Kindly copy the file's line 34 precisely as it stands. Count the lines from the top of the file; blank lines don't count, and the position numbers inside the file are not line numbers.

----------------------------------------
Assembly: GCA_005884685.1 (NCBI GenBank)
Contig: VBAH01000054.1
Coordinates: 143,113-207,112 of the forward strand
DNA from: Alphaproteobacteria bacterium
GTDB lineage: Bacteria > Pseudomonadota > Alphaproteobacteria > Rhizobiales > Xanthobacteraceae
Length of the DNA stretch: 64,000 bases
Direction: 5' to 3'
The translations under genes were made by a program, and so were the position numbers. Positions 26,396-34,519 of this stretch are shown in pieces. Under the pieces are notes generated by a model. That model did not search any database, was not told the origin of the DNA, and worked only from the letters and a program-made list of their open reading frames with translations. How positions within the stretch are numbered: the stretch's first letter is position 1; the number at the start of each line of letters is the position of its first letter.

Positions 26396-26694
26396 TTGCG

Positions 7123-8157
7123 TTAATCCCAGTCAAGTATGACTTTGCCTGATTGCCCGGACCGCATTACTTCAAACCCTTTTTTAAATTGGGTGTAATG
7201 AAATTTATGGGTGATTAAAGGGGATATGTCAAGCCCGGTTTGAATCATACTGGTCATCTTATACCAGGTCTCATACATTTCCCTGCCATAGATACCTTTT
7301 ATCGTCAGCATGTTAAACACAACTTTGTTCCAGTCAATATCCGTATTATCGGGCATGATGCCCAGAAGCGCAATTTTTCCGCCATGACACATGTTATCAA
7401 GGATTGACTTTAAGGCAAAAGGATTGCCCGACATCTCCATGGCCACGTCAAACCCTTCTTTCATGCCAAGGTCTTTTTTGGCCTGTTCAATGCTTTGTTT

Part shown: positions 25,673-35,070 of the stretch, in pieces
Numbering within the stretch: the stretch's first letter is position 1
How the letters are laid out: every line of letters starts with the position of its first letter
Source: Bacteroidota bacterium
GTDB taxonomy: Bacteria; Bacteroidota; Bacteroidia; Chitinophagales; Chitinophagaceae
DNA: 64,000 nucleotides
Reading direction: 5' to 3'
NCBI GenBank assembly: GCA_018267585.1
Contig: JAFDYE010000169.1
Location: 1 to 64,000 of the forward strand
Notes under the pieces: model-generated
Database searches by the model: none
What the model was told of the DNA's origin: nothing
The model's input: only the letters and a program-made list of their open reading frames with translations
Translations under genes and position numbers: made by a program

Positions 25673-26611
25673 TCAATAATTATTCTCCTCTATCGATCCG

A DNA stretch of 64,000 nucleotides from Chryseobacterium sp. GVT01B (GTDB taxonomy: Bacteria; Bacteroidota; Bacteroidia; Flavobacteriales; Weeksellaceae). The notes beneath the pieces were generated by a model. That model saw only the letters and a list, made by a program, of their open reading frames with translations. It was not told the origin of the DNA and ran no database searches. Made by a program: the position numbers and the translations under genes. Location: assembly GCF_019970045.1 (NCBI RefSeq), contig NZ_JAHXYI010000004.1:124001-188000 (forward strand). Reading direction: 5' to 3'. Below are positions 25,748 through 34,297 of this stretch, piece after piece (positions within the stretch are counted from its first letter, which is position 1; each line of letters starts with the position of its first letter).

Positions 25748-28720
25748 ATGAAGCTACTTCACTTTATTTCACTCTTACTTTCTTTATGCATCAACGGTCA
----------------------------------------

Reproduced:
Positions 25748-28720